So let me summarize that Gabriele and I will look to Johnny be sure summarized it correctly. We had about 50 wells that were not have done, that have been completed then we had 25 that were not completed or hooked-up.

Gabriele Sorbara - Topeka Capital Markets

And just hoping over to the Midland Basin and the horizontal that first well in Glasscock County; are you completing that wells similar to the rate of I guess in terms of how many frac stages are you putting into that?

John Richardson

Yes. Now we don't do, they would do specific stages, we do more clusters, but they would be the same, it will be the same volume job with the same number of total personally. If I recall correctly they do individual stages, we do more, our stages will be about 50% of that but we will have the same number of perforations or clusters as the Laredo did.

Operator

Next question comes from Irene Haas [Wunderlich Securities]. Irene the floor is yours.

Irene Haas - Wunderlich Securities

Yeah, just a follow-up couple of question; how do you feel about the natural gas market now that things seem to be firming up, would there be any decision point somewhere either first half or second half to, we think your gas drilling?

James McManus

Yeah, I think the price is still little bit low for that now certainly we are encouraged that it’s firmed up. If you look at the – that’a 425, I think to 450 if you look out several years. We really need to get little bit brought that level right now for us to get more excited on our gas projects side of things and for those projects to compete with the oil returns that we’ve got, so I think we are going to need a price in excess of 450.

Operator

Next question comes from Joe Magner [Macquarie]. Joe, floor is yours.

Joe Magner - Macquarie

I just wanted to get back on the interference, can you just talk a little bit more about the new approach, that staggered approach and explain that a little bit, and just discussed how many wells that’s actually been used on to date?

John Richardson

Sure, it basically this way. In the heart of our areas we are looking at the X and the Y sands, and they are about 80 to 100 feet apart. We do stimulate those because they are so close together, so we target one. So for instance if the payer well was an ex sand well which most are and as we put four wells in the section where there was only one, the closest well to it would now be a Y sand which would be about 80 feet off and we will keep staggering like that and it just seems to mitigate that direct sort of hot pressure wave moving through and then lessens that impact, we still see some of that. I couldn’t say, we probably drilled five or six well in this arrangement now since the first of the year.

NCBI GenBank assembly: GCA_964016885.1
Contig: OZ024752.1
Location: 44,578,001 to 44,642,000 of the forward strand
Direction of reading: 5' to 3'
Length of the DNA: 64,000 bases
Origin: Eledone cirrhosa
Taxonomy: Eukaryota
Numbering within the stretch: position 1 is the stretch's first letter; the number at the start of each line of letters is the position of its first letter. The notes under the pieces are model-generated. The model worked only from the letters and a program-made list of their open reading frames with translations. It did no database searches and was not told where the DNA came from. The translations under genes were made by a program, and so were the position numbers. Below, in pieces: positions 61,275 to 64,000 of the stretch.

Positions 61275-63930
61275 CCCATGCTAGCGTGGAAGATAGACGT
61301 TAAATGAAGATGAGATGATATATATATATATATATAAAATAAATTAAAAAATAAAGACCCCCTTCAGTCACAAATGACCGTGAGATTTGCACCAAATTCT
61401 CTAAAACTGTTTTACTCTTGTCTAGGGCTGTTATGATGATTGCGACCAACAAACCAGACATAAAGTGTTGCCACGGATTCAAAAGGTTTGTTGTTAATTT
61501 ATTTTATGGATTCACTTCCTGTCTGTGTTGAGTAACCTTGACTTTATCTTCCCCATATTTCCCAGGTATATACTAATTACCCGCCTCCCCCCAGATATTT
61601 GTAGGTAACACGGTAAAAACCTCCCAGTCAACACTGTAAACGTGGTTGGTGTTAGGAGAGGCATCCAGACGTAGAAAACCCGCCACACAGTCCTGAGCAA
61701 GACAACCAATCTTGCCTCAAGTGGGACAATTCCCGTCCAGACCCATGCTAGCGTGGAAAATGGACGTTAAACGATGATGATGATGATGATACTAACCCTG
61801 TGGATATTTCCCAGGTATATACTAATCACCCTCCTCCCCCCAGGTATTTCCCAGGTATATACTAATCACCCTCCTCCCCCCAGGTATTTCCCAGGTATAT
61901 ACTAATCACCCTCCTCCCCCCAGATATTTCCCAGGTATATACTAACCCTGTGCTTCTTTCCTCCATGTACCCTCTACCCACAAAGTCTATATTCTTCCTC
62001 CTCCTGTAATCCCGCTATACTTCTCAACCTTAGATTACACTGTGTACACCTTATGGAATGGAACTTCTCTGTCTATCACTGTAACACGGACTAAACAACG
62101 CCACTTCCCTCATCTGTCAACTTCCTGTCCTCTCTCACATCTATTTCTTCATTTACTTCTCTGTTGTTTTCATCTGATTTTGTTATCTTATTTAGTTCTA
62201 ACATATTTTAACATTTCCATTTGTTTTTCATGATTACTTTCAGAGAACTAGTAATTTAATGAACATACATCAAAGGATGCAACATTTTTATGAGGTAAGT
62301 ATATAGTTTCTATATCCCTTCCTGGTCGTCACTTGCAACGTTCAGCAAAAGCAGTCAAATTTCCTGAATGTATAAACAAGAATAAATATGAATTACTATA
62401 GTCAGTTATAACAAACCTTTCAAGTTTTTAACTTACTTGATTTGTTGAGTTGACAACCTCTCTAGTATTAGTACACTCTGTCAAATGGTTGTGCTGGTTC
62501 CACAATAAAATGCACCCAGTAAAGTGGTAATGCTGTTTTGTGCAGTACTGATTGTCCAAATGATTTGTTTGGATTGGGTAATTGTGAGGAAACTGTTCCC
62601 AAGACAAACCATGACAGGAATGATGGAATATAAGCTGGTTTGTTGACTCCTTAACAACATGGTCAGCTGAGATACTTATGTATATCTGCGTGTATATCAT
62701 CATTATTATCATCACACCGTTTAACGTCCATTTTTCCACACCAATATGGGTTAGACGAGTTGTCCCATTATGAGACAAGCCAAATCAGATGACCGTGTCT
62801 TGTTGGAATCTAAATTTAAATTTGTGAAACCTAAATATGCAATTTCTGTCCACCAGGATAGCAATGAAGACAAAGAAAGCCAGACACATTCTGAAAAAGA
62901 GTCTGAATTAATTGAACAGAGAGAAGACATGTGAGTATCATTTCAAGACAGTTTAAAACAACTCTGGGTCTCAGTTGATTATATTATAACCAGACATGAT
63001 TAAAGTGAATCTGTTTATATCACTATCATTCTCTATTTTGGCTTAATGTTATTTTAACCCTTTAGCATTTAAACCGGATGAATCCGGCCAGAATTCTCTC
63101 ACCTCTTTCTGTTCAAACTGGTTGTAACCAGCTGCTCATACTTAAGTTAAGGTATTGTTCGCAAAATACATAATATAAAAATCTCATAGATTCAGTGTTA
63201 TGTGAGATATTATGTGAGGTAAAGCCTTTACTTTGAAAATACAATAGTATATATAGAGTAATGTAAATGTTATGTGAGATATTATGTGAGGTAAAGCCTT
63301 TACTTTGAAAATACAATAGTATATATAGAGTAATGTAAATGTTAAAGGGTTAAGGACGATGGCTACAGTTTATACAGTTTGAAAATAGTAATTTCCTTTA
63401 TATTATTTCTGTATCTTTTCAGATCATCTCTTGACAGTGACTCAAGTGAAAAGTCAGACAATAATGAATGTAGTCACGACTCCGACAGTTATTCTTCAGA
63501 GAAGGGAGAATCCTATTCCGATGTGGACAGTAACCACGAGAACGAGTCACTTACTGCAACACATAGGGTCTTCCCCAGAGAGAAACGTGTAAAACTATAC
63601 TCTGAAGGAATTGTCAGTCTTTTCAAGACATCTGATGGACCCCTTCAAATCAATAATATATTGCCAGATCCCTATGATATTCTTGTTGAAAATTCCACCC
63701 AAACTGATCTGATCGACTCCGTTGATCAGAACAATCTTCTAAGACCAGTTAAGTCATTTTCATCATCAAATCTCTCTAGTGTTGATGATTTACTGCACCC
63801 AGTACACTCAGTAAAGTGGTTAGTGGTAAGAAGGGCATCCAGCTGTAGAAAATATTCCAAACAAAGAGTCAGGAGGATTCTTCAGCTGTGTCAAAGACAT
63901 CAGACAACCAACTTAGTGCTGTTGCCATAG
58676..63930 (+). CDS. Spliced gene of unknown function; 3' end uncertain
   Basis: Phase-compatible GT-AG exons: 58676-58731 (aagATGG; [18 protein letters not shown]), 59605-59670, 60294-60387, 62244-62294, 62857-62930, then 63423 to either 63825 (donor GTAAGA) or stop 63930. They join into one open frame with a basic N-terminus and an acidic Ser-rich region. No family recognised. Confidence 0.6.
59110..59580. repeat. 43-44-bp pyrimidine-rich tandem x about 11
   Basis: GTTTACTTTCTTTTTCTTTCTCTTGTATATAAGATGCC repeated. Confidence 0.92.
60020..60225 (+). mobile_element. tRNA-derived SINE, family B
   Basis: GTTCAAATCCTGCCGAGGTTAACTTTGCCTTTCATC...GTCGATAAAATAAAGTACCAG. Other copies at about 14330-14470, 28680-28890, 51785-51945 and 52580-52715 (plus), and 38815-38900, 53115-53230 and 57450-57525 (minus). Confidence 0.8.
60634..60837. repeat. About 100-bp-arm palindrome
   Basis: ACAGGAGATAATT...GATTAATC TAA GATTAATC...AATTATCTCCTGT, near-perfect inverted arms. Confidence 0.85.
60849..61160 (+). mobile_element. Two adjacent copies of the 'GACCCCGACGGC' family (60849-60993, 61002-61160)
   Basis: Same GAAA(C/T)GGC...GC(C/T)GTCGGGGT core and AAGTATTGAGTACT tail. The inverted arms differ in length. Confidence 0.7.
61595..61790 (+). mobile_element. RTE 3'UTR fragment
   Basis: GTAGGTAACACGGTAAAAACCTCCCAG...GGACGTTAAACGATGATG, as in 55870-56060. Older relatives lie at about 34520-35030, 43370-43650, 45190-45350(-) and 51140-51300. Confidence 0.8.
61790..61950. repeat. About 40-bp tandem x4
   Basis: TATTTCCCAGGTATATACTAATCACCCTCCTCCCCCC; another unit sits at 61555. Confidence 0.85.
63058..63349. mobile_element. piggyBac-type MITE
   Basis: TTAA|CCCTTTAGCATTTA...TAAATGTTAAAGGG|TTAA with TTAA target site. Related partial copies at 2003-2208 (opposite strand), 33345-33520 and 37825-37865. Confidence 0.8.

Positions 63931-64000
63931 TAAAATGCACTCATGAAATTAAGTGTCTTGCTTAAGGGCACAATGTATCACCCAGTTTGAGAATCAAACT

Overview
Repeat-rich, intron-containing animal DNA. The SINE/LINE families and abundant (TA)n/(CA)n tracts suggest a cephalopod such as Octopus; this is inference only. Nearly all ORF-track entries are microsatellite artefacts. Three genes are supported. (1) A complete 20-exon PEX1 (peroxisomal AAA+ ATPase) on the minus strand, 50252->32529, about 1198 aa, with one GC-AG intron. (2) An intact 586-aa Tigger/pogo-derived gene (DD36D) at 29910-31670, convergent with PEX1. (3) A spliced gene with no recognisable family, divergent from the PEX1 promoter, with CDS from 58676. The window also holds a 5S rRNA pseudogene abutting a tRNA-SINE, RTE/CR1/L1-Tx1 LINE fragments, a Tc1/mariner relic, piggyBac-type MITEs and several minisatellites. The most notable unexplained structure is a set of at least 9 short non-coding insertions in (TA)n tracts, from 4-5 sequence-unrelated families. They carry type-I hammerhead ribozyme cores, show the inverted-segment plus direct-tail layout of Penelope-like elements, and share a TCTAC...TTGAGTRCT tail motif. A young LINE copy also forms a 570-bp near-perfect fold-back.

Joe Magner - Macquarie

And I guess in terms of offset that is in between the X and Y, how the systems will there be?

John Richardson

80 to 100 feet.

Joe Magner - Macquarie

That’s vertical distance or horizontal, just trying to in between the actual (inaudible).

John Richardson

Vertical.

Joe Magner - Macquarie

Vertical, okay. And then one of the drivers of your increased production guidance you mentioned the pace of 3rd Bone Spring completion, you completed nine in the first quarter and I think originally had budgeted 28 for the year. Is there a potential increase in activity coming as you get those wells on faster or.

James McManus

Sure the Wolfberry completion we've been talking about, that we talked about earlier. Now the 3rd Bone Spring, the beauty of it is we are just outperforming right now. We've had some very, very good wells come online, because we are drilling in a very, very good areas. So it’s not so much that we are going to drill more of them, it’s just their performing well. But the Wolfberry is where we are accelerating and adding a frac crude and where we expect to get back up. And then we've got a 100,000 barrels coming from the (inaudible) completion as well and also the Wolfberry is now not only are we adding a frac crude, not only are we going to accelerate those completions but we are doing them in a fashion that's yielding more production from the slick water fracs.

Joe Magner - Macquarie

Okay, on those slick water fracs is that the cost you mentioned that three times more expensive I believe or it takes three times as much water, is that captured in the current LOE and just what's the impact on sort of the current guidance there, I just wanted to clarify.

John Richardson

Well, we are, it could but we are moving our wells back to where we have more infrastructure now to try to mitigate that, because we will be handling and disposing more water during the flow back to these wells. As far as capital costs go, they are roughly the same provided you have the infrastructure for your make-up water and your water disposal.

Joe Magner - Macquarie

Okay. And I guess looking out into the future, what could be the impact as I guess have to move back away from infrastructure and?

John Richardson

Well, I think in the future we have to go ahead and start…

James McManus

Get ahead of it.

John Richardson

Get ahead of that and build the infrastructure before we move into those areas.

Joe Magner - Macquarie

Okay.

James McManus

I want to say that it's a little bit -- you know a little bit larger frac facility and larger frac ponds and flow back ponds and a little bit more water disposal capacity.

Joe Magner - Macquarie

Okay, I'll leave there. Thank you.

James McManus

No, no, I mean just a final follow, what we've done this year is shifted to areas where those facilities are available and then we are going to be working on being sure they are available on next year’s program before we move there.

Operator